Château de Cinq-Mars-la-Pile

Published on 13 April 2017 - Updated 16 November 2018

A political adventure that has left its mark on the landscape

To the north, not far from Cinq-Mars-La-Pile’s church steeple, two round towers overlook the village. They’re all that remain of a château destroyed "to the height of infamy” – the infamy of Henri Coiffier de Ruzé d’Effiat, Marquis de Cinq Mars.
The Marquis started out in life well enough. With a little help from Cardinal Richelieu, he became Grand Equerry and, most importantly, Louis XIII’s favourite!
But he was 20 years old! He was full of ambition and suffered from the King’s wandering attentions. He may have been no more than a simple marquis, but what he wanted more than anything was to marry a princess! However, Louis XIII – and therefore Richelieu – refused him that particular favour.
His pride wounded, Cinq-Mars decided to bring about Richelieu’s downfall and – why not? – have him assassinated. To this end, he enlisted a master in the art of conspiracy, the King’s own brother, Gaston of Orleans. The plan was to call on Spain to lend a helping hand, promising a peace treaty and restitution of various lands in return.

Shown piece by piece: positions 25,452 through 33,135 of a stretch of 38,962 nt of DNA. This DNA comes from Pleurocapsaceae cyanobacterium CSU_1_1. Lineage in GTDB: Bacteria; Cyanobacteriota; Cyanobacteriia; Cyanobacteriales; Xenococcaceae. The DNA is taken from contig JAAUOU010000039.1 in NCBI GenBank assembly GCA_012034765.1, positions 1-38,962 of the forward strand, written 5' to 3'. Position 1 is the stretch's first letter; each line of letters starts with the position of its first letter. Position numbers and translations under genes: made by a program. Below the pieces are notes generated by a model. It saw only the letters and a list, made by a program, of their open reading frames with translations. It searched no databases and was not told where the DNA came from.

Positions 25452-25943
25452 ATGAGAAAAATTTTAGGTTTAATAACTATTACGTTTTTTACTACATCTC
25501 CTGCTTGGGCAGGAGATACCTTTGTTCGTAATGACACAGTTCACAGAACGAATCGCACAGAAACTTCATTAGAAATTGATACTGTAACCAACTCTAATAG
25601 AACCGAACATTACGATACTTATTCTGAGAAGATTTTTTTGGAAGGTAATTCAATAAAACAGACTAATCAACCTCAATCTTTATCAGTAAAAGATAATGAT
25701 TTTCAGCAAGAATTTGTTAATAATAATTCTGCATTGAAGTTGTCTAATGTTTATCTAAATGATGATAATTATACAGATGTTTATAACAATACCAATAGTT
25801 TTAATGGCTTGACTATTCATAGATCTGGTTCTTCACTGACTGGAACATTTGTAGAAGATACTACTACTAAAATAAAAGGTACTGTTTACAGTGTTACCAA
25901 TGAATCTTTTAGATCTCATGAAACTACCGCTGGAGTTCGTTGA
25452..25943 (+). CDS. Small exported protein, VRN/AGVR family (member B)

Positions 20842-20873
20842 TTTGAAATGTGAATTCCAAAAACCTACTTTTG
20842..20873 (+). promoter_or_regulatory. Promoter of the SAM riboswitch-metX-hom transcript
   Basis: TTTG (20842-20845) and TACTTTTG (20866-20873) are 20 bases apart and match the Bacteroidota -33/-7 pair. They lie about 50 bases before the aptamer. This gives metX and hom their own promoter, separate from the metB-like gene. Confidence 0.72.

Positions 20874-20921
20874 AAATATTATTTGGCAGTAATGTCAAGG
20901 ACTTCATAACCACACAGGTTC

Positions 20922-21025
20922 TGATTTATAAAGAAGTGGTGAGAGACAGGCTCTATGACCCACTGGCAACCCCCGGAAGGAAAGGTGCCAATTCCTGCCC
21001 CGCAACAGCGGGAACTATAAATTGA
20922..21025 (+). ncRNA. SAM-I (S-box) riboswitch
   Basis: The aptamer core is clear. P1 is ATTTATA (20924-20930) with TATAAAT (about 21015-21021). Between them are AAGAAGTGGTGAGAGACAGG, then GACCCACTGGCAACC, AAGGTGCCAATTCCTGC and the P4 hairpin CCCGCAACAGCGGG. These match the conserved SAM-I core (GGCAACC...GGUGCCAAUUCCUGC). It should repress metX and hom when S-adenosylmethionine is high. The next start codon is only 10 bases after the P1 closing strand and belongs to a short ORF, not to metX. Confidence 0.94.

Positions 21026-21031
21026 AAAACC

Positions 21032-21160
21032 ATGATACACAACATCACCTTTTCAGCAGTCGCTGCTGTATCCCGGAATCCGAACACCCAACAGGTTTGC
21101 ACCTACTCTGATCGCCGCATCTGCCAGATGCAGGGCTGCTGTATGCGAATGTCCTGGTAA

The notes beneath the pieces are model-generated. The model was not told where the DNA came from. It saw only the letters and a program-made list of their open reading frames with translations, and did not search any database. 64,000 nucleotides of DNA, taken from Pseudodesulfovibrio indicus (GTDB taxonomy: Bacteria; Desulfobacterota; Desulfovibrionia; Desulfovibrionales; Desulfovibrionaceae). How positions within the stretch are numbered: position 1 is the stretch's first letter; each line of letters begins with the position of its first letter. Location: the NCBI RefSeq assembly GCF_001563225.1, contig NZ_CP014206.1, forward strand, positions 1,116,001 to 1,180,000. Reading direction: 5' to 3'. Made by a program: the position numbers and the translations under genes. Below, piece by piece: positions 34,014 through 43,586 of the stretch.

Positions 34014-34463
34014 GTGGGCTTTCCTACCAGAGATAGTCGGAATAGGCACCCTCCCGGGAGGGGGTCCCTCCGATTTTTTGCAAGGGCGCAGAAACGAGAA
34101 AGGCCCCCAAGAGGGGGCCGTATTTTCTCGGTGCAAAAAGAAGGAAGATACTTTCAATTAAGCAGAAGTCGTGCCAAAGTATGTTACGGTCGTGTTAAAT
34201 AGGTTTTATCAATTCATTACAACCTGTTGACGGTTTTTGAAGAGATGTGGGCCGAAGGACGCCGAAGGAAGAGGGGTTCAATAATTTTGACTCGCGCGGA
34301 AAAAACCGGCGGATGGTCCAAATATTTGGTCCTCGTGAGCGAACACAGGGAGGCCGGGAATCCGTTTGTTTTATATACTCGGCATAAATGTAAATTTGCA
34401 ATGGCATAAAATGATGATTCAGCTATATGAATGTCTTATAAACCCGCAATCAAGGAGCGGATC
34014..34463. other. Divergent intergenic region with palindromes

Unfortunately for them, they failed to take account of the Cardinal’s spies, who intercepted the compromising pact.
Gaston of Orleans managed to keep his head on his shoulders by denouncing his accomplices, but Cinq-Mars and another conspirator were sentenced to death and beheaded in Lyon on 12 September 1642.
In any affair involving lèse-majesté, the dishonour extended to the guilty party’s whole family – and to their property. Château de Cinq-Mars was razed to the ground even though it didn’t even belong to the Marquis, but to his intended bride! The two medieval towers were spared to serve as a lesson: look at what happens to people who dare go up against the King!